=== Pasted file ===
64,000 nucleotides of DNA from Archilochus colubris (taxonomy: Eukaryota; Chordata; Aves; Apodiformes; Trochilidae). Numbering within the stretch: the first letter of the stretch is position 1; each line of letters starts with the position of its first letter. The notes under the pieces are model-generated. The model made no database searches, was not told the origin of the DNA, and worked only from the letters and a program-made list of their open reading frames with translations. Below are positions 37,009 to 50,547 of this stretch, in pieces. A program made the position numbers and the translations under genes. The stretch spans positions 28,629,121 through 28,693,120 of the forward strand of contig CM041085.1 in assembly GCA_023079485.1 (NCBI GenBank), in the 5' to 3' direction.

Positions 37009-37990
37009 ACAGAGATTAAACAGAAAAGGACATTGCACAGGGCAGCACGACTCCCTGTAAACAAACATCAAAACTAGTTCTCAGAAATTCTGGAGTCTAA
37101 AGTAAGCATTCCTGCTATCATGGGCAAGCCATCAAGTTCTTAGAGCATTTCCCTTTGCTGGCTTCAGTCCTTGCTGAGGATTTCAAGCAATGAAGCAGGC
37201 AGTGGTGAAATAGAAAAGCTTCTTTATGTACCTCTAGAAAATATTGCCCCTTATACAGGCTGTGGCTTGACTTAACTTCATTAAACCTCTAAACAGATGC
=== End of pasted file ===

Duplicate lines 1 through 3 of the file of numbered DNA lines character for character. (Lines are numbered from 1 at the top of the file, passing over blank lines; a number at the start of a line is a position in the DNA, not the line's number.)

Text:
64,000 nucleotides of DNA from Archilochus colubris (taxonomy: Eukaryota; Chordata; Aves; Apodiformes; Trochilidae). Numbering within the stretch: the first letter of the stretch is position 1; each line of letters starts with the position of its first letter. The notes under the pieces are model-generated. The model made no database searches, was not told the origin of the DNA, and worked only from the letters and a program-made list of their open reading frames with translations. Below are positions 37,009 to 50,547 of this stretch, in pieces. A program made the position numbers and the translations under genes. The stretch spans positions 28,629,121 through 28,693,120 of the forward strand of contig CM041085.1 in assembly GCA_023079485.1 (NCBI GenBank), in the 5' to 3' direction.

Positions 37009-37990
37009 ACAGAGATTAAACAGAAAAGGACATTGCACAGGGCAGCACGACTCCCTGTAAACAAACATCAAAACTAGTTCTCAGAAATTCTGGAGTCTAA